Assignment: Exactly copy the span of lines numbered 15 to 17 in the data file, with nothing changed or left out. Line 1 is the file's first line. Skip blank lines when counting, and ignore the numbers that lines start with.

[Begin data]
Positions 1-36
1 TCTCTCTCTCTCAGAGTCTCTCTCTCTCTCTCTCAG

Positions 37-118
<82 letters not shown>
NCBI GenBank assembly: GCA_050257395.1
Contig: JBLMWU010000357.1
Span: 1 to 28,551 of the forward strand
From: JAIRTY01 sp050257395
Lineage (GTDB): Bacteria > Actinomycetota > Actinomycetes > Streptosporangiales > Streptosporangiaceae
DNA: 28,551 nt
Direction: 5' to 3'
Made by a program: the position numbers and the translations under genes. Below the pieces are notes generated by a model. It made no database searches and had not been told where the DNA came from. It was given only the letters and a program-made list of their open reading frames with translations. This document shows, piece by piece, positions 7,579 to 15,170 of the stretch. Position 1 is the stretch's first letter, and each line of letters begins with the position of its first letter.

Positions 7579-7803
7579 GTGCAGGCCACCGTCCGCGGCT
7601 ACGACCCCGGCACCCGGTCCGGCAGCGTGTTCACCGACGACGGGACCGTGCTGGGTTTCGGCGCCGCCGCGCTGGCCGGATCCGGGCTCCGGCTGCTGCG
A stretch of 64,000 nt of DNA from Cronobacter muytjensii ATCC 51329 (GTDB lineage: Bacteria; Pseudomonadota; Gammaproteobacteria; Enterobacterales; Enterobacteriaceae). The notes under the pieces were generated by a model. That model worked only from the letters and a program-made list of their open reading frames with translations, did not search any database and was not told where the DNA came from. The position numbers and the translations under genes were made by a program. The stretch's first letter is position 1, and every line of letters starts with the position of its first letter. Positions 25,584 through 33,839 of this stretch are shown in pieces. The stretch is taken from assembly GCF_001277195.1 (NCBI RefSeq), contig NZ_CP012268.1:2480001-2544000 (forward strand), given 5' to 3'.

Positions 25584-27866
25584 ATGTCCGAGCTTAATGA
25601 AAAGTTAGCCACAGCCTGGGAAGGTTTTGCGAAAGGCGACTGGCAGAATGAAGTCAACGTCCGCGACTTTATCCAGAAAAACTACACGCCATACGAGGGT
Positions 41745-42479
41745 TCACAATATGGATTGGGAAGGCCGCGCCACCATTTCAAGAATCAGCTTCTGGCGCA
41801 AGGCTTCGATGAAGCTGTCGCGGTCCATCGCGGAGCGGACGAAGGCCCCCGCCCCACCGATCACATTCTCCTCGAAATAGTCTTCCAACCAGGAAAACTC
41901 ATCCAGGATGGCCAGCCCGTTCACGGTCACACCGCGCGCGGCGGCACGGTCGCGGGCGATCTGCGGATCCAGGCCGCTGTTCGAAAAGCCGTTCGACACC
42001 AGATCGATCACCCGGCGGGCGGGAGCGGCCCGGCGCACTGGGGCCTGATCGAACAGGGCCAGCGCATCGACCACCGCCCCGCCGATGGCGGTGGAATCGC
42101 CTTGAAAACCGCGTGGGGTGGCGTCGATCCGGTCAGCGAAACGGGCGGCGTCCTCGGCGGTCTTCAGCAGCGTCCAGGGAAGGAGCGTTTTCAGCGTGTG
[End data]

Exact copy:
7601 ACGACCCCGGCACCCGGTCCGGCAGCGTGTTCACCGACGACGGGACCGTGCTGGGTTTCGGCGCCGCCGCGCTGGCCGGATCCGGGCTCCGGCTGCTGCG
A stretch of 64,000 nt of DNA from Cronobacter muytjensii ATCC 51329 (GTDB lineage: Bacteria; Pseudomonadota; Gammaproteobacteria; Enterobacterales; Enterobacteriaceae). The notes under the pieces were generated by a model. That model worked only from the letters and a program-made list of their open reading frames with translations, did not search any database and was not told where the DNA came from. The position numbers and the translations under genes were made by a program. The stretch's first letter is position 1, and every line of letters starts with the position of its first letter. Positions 25,584 through 33,839 of this stretch are shown in pieces. The stretch is taken from assembly GCF_001277195.1 (NCBI RefSeq), contig NZ_CP012268.1:2480001-2544000 (forward strand), given 5' to 3'.

Positions 25584-27866